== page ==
Daily Exchange Rate USD1- = 6.488Rmb

    This would mean that, on average, comparing 'constant exchange rate earnings based on the opening day exchange rate' and 'actual earnings over all of FY2018', that we shareholders would have shared in more "Rmb revenue per US dollar reported" in FY2018 compared to the unadjusted case where earnings were translated at different exchange rates throughout the year.

    It also would mean that:

    1/ IF we use a constant currency based on the first day of FY2018 exchange rate as a base rate, THEN
    2/ The 'constant currency' FY2018 earnings results, based on the representative opening day in FY2018 exchange rate (reported in USD), means the USD earnings reported in this way are more than actually occurred. AND
    3/ To return these earnings to actual USD levels, we must multiply the earnings given in 'constant currency terms' by a factor of: 6.488/6.6174 =0.9804

    Note: The above assumes that YUMC earnings translated back to a US reference currency were actually cross currency valued at that average exchange rate.

    By changing the reference point, our adjustment has gone the other way! I don't know which of 'Aspect1' or 'Aspect 2' is the more correct way of making a constant exchange rate correction. But given we are looking at a 2% change from the quoted figures either way, I might just forget about doing any corrections and stick with the quoted figures that I know are wrong, but not by much.

    SNOOPY
    Last edited by Snoopy; 06-02-2019 at 09:28 AM.
    To be free or not to be free. That is the cash-flow question....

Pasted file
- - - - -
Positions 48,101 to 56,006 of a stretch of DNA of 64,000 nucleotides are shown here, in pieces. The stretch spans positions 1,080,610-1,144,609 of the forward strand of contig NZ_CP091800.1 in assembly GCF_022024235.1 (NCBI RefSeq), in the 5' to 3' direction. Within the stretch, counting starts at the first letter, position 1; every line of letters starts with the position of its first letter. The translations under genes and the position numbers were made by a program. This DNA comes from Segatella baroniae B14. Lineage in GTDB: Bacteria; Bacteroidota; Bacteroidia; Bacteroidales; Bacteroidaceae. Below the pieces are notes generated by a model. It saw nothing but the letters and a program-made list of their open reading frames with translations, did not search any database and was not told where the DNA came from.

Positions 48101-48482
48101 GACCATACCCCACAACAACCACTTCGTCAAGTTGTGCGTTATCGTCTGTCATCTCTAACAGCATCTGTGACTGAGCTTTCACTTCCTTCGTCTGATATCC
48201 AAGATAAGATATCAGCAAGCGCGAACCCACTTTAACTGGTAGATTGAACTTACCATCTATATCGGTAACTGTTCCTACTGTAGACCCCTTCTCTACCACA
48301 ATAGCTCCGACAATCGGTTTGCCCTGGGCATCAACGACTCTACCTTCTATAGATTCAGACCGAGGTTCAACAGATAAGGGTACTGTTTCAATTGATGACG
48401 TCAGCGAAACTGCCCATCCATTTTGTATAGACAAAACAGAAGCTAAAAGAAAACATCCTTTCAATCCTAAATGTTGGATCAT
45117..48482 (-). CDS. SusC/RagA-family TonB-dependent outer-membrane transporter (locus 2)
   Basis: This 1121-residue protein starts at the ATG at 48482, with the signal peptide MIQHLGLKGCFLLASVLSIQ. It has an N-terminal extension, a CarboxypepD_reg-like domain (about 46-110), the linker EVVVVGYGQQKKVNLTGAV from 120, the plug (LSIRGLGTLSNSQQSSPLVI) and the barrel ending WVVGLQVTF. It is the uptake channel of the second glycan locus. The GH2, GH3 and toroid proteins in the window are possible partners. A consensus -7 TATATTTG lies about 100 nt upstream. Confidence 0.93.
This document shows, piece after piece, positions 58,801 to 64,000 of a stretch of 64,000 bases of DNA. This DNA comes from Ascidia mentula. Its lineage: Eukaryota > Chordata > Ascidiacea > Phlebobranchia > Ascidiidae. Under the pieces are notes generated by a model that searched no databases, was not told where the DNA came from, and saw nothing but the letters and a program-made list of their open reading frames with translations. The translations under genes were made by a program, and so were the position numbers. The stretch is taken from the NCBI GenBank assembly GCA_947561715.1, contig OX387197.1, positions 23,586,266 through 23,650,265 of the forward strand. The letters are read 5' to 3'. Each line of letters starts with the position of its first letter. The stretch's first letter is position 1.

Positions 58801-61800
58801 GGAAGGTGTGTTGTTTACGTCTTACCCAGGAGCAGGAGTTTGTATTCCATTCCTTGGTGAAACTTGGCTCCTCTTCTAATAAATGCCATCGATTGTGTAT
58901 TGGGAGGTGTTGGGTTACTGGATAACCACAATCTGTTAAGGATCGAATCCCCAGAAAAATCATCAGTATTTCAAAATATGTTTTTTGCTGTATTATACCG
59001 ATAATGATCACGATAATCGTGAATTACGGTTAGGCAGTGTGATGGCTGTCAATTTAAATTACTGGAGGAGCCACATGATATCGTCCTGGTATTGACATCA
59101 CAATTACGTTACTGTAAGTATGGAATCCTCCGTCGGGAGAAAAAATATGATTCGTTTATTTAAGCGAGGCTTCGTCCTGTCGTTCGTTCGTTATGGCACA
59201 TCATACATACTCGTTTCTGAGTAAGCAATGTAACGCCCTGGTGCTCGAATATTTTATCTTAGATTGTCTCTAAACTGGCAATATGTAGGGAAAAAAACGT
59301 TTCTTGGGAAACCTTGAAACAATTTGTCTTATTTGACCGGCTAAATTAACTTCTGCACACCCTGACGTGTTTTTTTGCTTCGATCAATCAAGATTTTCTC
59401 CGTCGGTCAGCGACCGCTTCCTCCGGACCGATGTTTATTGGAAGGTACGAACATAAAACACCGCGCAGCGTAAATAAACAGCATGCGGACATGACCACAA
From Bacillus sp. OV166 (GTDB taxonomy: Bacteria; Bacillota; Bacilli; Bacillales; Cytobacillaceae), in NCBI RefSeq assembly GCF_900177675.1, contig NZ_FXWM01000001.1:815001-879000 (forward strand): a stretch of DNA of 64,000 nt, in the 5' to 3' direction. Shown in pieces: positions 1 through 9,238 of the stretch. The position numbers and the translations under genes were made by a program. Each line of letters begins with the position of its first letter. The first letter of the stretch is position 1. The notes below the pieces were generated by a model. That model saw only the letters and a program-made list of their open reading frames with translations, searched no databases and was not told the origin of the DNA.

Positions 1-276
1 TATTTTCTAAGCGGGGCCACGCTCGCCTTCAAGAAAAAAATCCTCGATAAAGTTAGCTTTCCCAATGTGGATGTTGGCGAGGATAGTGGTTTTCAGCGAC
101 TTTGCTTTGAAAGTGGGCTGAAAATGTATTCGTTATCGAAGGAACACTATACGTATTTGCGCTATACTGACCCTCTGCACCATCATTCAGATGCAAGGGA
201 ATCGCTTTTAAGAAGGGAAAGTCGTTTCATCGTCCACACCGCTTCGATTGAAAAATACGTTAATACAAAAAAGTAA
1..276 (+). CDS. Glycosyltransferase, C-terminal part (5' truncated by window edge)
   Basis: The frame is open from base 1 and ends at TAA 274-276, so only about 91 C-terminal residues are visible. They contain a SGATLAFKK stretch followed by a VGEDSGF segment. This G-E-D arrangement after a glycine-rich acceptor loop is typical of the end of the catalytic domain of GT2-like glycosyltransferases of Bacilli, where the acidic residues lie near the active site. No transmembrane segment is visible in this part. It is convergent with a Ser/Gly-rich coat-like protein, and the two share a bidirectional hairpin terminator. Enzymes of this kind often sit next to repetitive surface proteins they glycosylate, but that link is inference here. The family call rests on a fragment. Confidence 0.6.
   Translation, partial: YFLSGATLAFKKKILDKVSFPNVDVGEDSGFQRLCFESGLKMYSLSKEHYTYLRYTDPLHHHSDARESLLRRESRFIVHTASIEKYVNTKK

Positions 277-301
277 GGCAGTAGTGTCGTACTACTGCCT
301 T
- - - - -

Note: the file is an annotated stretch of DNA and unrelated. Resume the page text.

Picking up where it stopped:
4. #19
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    Default BT2/ Increasing 'eps' trend (2018 estimate perspective) [one setback allowed]

    FY2013 FY2014 FY2015 FY2016 FY2017 FY2018e
    Operating Profit (excluding Impairments (1)) $384m $354m $488m $640m $785m $941m
    subtract Insurance Payouts ($25m) ($5m) ($3m)
    adjust Corp Jet Disposal $15m ($2m)
    adjust Foreign Currency Adjustments $5m $4m $3m $0m $?m
    subtract Wuxi KFC equity revaluation ($98m)
    add Duojia Intangible Write Off $12m
    add Interest Earned $5m $14m $8m $11m $25m $36m
    Equals Adjusted Normalised EBT $389m $348m $510m $649m $810m $891m
    subtract Tax at 27% (2) $105m $94m $137m $175m $219m ($241m)
    subtract Foreign unrepatriated earnings Tax (3) ($20m)
    Equals Adjusted Normalised NPAT {A} $284m $254m $372m $474m $591m $630m
    Shares on Issue EOFY {B} 363.758m 363.758m 363.758m 383.344m 388.860m 392m
    eps {A}/{B} {C} 78.1c 69.8c $1.02 $1.27 $1.52 $1.61
    Share Price 31 March (following) {D} NA NA NA $27.20 $41.50 $40.52 (4)
    PE Ratio (D)/(C) NA NA NA 21.4 27.3 25.2

    Notes

    1/ Significant impairment write offs for the 'Little Sheep' casual dining concept occurred in 2013 and 2014. YUMC own the intellectual property of the 'Little Sheep' brand. 'Little Sheep' had its foundation in Inner Mongolia, China. It specialises in 'Hot Pot' cooking popular in in China, especially in the winter months. 'Little Sheep' has more than 280 restaurants operating. A wholly-owned business that sells seasoning to retail customers is part of the 'Little Sheep' operation. But total turnover at 'Little Sheep' is less than 1.5% of the turnover of YUMC.

    2/ The US corporate tax rate up to 31st December 2017, for the last few years, has been 35%. Looking at Note 17 on Income Tax in AR2017, the actual tax paid by YUMC on operations has been less than this. For the years 2017, 2016 the 'Statutory rate differential attributable to foreign operations' was 8.4% and 7.5%. I have rounded this off to 8%, subtracted the 8% from the 35% US statutory rate and come up with 27%. This is still above the 25% Chinese Corporate Income tax rate, and I cannot explain the difference.